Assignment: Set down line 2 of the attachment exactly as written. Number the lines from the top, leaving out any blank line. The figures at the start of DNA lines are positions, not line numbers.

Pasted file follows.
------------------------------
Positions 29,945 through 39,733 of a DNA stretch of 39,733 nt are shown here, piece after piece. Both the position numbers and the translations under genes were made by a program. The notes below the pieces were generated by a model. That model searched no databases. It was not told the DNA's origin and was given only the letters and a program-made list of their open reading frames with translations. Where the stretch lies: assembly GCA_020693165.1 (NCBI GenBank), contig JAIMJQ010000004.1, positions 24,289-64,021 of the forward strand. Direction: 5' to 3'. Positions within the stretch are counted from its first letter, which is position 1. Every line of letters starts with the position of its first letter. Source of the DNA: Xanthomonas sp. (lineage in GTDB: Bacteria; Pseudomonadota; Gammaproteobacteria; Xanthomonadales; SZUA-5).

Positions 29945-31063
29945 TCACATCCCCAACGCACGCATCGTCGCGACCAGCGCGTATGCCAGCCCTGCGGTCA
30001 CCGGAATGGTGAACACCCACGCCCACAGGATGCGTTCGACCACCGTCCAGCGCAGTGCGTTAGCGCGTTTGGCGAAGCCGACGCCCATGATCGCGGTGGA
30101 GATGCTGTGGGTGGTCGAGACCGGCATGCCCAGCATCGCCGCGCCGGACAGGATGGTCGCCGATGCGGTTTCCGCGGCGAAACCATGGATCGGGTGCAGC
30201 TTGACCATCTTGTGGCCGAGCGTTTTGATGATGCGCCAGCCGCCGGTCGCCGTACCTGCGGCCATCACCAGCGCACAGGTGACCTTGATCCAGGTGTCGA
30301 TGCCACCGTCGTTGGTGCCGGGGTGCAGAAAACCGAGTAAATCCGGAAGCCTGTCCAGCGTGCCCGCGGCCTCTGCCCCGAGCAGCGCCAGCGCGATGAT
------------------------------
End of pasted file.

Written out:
Positions 29945-31063